Robert Cormier made his name as a groundbreaking writer of young adult fiction, particularly in view of his realistic, hardnosed, and unedulcorated portrayal of American society, where gratuitous violence lurks around corners, and evil is found in the most unsuspected of places. Given his thematic concerns with violence and evil, Cormier’s writing frequently focuses on the investigation of delinquent behaviour, and therefore often revisits the conventions of crime fiction. In contemporary literature, one need not look at genre writing for candid portrayals of young people involved in brutal and unlawful activities. In fact, in recent years, there has been a noticeable increase in memorable, mainstream fictional representations of children, both as victims and as perpetrators of violent crimes, possibly inspired by the number of real incidents that have received media visibility. Prizewinning, bestselling novels such as Jonathan Trigell’s Boy A (2004)1 and Lionel Shriver’s We Need to Talk About Kevin (2005)2 — loosely inspired, respectively, by the 1993 murder of two-year-old Jamie Bulger by two ten-year-olds in Britain and by the phenomenon of high-school shootings in the United States — are clearly part of an ongoing, revisionist debate about the myth of childhood innocence.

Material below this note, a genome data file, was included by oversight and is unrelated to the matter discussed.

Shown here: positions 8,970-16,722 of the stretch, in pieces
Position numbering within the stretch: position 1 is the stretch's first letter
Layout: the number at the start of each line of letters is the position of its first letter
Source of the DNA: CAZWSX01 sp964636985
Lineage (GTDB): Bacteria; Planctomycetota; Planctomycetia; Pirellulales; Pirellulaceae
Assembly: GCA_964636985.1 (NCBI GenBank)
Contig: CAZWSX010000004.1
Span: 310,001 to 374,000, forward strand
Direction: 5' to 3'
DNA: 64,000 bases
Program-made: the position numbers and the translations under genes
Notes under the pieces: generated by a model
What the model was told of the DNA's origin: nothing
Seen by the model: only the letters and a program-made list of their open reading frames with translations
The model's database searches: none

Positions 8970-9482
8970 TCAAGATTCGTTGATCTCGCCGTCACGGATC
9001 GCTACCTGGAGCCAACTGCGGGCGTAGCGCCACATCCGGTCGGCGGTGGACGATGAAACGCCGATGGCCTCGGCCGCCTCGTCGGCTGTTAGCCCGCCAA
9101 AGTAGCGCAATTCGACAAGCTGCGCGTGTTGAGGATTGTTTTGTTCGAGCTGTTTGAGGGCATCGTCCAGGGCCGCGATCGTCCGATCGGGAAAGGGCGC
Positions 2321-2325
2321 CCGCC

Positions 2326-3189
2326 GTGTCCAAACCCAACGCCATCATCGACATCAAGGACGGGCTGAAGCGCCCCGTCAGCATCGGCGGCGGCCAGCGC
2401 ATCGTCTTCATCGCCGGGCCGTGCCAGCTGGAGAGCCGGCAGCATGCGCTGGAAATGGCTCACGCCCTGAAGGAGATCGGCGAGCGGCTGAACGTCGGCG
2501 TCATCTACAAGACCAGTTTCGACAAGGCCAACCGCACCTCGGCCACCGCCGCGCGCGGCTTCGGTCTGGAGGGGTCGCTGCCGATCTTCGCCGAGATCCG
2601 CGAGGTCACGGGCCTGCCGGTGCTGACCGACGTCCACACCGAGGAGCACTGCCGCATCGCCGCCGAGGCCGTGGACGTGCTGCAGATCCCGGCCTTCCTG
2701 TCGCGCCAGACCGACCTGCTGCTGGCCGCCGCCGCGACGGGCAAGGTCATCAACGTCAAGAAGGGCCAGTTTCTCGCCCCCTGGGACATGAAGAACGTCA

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- ‘Nobody out of context’: Representations of Child Corruption in Robert Cormier’s Crime Novels
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